The shock wave appearance is one the most typical problems in the design of spillways. Their origin is any perturbation of a supercritical flow, i.e. any change from the uniform chute flow, such as chute curves, changes of chute slope, abrupt contractions and expansions, chute junctions, etc. They are characteristics of the supercritical flow, highly turbulent, that is produced in this type of structures. Currently, a preliminary design is proposed following experience-based criteria, which is later tested in laboratory before construction. Due to the high cost of laboratory testing of several solutions, this procedure often leads to the adoption of a design that probably is far from being optimum.
The ability of PFEM to simulate the movement of fluids, and specially to determine the location of the free surface, makes it especially suitable for the analysis of this phenomenon. The purpose of this research line is the validation of the method by the analysis of real cases, or using results obtained in laboratory tests.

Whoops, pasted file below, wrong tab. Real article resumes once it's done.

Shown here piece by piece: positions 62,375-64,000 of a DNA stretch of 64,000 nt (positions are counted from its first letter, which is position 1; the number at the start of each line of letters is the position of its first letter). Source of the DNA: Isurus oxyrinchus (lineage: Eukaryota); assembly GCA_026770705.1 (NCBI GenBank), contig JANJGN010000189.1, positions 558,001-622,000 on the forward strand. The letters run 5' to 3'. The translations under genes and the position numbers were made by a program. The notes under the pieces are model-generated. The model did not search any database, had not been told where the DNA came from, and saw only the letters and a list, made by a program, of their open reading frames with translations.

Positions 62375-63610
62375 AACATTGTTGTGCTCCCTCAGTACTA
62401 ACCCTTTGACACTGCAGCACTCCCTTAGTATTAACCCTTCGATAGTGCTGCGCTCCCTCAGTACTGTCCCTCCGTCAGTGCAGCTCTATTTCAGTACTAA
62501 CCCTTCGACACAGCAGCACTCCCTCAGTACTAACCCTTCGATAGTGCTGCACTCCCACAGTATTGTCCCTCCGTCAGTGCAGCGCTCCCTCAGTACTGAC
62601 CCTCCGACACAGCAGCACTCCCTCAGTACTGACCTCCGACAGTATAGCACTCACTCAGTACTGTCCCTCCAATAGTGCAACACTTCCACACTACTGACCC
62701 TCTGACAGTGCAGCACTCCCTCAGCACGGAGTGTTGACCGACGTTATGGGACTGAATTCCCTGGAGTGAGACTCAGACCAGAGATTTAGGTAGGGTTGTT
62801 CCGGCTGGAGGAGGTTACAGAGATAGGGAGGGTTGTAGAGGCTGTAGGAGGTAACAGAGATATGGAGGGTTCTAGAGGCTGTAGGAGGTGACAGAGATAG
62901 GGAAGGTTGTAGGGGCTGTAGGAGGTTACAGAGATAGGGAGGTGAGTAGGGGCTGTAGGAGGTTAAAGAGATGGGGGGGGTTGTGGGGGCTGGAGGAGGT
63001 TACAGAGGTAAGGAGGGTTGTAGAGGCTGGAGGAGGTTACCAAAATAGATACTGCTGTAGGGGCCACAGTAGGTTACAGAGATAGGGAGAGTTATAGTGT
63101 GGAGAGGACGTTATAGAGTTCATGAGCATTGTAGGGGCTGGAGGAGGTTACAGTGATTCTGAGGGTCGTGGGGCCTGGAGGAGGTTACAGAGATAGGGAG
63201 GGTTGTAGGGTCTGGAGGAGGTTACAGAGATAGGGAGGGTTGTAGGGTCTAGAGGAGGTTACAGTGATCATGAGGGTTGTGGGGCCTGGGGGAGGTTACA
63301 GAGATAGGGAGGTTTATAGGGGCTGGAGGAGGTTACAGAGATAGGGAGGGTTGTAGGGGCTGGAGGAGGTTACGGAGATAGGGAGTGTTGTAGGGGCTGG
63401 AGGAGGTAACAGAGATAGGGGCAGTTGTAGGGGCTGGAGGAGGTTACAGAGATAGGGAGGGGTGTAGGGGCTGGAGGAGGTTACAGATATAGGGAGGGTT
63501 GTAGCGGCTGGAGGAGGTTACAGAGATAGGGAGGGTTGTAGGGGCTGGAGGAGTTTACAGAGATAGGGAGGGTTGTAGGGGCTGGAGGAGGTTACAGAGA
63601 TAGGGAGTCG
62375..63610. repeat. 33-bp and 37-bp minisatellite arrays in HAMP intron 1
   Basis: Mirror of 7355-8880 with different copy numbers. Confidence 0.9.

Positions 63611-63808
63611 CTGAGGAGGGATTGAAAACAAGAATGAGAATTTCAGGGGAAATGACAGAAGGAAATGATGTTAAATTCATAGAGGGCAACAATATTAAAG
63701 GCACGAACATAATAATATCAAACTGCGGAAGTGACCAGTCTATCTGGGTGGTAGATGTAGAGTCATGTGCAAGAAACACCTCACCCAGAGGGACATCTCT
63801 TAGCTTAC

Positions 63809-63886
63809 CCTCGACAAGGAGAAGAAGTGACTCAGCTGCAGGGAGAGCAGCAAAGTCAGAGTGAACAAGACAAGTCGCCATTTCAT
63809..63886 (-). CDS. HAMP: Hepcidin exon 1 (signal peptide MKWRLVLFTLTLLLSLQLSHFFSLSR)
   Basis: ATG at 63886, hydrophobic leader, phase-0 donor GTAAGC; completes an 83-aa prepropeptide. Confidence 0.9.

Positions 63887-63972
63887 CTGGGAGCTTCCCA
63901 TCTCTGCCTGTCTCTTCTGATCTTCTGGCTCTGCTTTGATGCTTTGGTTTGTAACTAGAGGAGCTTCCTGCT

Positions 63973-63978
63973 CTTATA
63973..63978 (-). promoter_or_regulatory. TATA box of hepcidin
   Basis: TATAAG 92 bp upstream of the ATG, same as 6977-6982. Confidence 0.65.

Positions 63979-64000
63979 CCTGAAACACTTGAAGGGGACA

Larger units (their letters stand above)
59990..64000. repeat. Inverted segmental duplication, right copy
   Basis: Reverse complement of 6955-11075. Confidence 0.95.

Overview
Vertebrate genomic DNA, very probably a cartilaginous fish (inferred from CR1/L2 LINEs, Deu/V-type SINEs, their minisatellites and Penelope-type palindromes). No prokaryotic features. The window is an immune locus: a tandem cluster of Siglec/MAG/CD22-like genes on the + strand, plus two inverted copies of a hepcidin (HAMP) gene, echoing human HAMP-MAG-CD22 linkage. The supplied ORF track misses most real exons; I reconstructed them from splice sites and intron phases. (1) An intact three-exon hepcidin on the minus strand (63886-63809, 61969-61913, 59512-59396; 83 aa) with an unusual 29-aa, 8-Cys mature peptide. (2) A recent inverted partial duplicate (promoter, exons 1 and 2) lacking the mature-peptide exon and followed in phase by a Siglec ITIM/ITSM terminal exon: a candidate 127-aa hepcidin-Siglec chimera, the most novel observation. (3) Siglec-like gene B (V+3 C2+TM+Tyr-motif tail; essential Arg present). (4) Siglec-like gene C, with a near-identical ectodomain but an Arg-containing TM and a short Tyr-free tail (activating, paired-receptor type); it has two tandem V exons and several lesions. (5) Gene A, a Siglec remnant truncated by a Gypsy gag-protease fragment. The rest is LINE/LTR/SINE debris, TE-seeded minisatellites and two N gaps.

PFEM has been applied to the analysis of shock waves in Itoiz Dam spillway shute. In this particular case, the spillway is a non-conventional one because of its converging walls. A physical model was developed during construction, to check the behavior of the chute. There was a great concern regarding the possible appearance of shock waves due to the mentioned geometry of the chute walls. Some modifications were made to the original design, so that, even though the shock waves could not be suppressed, the distribution of the flow in the entrance to the energy dissipator was regular for the design discharge.
The spillway was modeled using PFEM, and the behavior of the chute, both in its original and final designs was reproduced. Figure 1 shows videos of both cases.
Figure 1. Results given by PFEM with the original (left) and final (right) designs.